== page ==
Catawba College to Use 3D Printing to Enhance Student Learning

The library has developed a detailed guide that includes step-by-step instructions so that students can see their ideas become a reality.

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Catawba College to Use 3D Printing to Enhance Student Learning
Biochemistry Students use 3d printer to make 3D Models of Proteins

More schools are taking steps to include 3D printing technologies into their classrooms the latest being Catawba College. Catawba College is a private, coeducational college in Salisbury, North Carolina, United States with about 1,300 students.

Led by Dr. Carmony Hartwig and Amanda Bosch, the school held a faculty symposium Friday afternoon to show how 3D printing can be used in the classroom.

Just like the MakerBot SKETCH Classroom program that focuses on integrating 3D printing into the classroom to enhance the teaching and learning process, the presentation showed how the process of adding the benefits of using 3D printing technology in the classroom worked.

The process demonstrates a timeline from starting with just an idea to having it printed and in hand.

The library has developed a detailed guide that includes step-by-step instructions so that students can see their ideas become a reality.

The institution hopes that 3D printing technology in the classroom will allow students to have a greater depth of study, providing a better representation of what it is that they are studying besides just a picture in a textbook.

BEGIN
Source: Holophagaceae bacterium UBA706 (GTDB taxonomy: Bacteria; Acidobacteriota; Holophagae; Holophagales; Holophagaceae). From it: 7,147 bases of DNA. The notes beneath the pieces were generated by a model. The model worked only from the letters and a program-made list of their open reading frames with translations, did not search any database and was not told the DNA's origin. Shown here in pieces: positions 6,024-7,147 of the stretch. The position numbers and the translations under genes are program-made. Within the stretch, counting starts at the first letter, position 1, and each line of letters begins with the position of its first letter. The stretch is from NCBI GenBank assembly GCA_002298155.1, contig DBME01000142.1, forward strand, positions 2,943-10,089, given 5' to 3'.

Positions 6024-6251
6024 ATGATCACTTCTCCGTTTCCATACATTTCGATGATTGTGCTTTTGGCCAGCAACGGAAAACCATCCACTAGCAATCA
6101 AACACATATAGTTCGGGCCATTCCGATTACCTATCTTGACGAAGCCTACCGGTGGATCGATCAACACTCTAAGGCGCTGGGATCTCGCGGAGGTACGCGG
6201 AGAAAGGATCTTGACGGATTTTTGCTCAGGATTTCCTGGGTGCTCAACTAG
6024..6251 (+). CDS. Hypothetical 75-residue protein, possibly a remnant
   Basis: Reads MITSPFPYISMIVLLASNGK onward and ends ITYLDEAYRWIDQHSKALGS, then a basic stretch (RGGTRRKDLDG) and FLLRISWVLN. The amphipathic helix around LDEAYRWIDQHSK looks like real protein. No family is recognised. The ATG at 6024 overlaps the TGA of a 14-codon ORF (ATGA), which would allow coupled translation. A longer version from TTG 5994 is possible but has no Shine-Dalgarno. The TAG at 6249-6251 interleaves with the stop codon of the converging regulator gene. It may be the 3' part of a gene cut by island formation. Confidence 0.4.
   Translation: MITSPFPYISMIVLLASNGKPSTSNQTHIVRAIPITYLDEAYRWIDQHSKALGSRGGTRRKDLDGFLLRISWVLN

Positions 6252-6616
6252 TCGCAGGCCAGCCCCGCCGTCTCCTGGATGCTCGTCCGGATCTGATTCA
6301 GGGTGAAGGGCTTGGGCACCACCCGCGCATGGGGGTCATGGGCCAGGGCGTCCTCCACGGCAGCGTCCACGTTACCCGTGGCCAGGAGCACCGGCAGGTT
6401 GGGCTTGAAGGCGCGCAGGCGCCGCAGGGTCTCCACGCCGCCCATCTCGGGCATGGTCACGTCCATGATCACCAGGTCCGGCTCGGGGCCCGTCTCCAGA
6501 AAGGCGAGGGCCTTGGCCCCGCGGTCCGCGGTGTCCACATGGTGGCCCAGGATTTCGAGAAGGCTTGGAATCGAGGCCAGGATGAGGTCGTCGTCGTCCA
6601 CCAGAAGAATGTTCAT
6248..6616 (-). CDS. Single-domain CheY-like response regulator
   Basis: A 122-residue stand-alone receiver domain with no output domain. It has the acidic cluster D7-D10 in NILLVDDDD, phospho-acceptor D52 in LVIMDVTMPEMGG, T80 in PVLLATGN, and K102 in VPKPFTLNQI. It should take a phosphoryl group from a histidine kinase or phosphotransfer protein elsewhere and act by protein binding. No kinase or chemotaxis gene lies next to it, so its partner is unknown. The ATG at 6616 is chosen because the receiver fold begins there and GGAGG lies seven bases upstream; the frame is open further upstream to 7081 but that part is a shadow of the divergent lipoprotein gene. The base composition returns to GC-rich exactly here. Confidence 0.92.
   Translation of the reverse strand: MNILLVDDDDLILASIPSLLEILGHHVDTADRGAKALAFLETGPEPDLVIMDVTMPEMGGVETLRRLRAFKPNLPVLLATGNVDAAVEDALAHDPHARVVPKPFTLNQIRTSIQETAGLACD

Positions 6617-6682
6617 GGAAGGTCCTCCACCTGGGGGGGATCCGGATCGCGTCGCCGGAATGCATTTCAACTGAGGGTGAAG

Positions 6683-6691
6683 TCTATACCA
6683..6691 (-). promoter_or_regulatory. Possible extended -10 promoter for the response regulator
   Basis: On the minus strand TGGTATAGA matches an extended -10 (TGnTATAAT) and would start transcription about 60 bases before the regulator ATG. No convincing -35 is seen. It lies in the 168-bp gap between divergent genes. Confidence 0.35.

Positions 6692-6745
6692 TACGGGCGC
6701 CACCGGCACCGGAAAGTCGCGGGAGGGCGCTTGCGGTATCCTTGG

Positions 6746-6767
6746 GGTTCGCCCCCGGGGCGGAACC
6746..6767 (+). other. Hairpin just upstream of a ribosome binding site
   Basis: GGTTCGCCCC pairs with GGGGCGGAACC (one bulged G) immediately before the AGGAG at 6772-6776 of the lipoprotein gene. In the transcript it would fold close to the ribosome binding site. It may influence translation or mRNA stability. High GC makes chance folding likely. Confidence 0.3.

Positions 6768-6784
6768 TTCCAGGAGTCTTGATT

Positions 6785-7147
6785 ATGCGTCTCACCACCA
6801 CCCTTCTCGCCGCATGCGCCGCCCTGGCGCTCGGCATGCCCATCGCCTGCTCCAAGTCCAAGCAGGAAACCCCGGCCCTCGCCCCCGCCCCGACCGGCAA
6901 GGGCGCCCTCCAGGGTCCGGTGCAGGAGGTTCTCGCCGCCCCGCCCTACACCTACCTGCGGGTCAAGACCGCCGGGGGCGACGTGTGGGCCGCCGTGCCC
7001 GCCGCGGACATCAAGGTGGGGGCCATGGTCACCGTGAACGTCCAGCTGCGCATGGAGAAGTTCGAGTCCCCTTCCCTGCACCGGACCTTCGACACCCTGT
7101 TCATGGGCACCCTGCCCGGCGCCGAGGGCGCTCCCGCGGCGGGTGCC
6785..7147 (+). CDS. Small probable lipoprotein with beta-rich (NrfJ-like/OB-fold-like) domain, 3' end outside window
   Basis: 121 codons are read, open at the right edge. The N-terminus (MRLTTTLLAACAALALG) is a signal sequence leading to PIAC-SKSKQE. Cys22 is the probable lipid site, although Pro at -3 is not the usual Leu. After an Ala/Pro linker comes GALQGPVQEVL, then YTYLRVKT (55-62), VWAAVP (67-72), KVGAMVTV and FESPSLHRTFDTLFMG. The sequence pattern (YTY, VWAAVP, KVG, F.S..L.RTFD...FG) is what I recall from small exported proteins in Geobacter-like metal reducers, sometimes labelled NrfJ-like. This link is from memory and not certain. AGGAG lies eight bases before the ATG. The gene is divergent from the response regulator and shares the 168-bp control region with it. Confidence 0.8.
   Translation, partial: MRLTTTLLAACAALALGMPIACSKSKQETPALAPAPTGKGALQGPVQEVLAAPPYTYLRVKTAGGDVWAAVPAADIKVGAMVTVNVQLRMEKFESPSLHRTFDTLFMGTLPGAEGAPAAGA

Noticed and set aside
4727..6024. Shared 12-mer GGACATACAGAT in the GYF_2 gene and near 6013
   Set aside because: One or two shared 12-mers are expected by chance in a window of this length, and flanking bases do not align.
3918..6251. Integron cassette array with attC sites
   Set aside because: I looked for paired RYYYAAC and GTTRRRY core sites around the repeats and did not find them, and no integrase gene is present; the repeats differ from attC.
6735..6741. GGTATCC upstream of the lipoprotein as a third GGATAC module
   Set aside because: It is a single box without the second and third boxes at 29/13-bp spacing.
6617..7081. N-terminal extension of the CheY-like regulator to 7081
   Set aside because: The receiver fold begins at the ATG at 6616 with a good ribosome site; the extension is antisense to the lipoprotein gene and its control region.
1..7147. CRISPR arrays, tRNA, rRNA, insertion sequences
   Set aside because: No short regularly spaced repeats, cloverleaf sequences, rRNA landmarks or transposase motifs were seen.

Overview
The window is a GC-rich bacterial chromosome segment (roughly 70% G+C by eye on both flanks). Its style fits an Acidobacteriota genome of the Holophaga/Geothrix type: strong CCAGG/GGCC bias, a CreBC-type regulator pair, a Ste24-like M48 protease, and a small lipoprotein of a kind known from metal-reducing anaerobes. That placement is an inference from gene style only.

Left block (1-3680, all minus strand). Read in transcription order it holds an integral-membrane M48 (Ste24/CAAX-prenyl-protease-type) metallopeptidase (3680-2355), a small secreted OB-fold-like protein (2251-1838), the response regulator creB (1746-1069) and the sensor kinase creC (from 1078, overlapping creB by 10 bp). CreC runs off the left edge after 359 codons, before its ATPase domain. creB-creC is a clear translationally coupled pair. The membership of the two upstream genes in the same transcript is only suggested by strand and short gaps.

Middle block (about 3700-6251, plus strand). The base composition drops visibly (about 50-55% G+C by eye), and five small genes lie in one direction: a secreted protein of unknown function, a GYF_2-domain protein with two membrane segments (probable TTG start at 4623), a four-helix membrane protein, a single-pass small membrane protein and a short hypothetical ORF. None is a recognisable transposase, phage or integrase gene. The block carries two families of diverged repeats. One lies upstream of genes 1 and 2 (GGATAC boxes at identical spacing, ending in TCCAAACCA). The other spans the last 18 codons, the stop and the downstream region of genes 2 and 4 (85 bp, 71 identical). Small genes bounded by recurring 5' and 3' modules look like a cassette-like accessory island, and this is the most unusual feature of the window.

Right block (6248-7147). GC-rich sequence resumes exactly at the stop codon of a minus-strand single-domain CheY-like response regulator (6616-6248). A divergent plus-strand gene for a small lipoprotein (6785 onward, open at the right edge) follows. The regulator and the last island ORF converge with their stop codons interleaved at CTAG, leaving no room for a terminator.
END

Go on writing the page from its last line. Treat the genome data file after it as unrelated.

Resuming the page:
Students in Dr. Hartwig’s class will be using the 3D printer to learn more about proteins and molecules, how they look, and how they function. Having to create and build the protein will teach students about their composition.

They will be selecting a protein, printing it out, and designing an interactive infographic to use in a presentation. The infographic will include a scannable piece by the Blippar app (an Augmented Reality app) that ads another layer to the information someone can obtain from the infographic.

This will help students more easily grasp concepts in protein structure, molecular bonding, and other associated concepts since they can print out these structures and physically see and feel the placement of atoms in these structures.

3D printing technology positions students as creators. Instead of buying or consuming the creations of someone else. This technology helps them become inventors who can identify needs and create solutions

3D printing technology is still new and is not readily available to your average consumer. It has a ‘wow factor’ that can engage students who would otherwise have nothing to do with their learning.

Eleven faculty attended the symposium and discussed how this could be used in other classes. Some of their ideas included math to look at 3D geometry, psychology to analyze neurotransmitters, and health science to make bones, joints, or organs.

Everything can be hands-on using 3D printing. Learning about ancient societies? Design and print a model of a mummy or a pyramid. Learning about landforms? Design and print a peninsula or a mountain range. Learning about natural disasters? Design and print tools to protect you from problems arising from natural disasters. The list goes on and on.

The symposium took place in Catawba’s new Greg and Missie Alcorn Digital Learning Lab. The Digital Learning Lab is a new addition to the library that brings in a variety of technology for students and faculty to use including 3D printing devices or printers, robots, virtual reality, augmented reality, laser engraver, digital art pads, and a video recording and editing studio.

According to their website, the school is ranked as one of the best regional colleges in the South and offers 70 academic majors, in-depth career preparation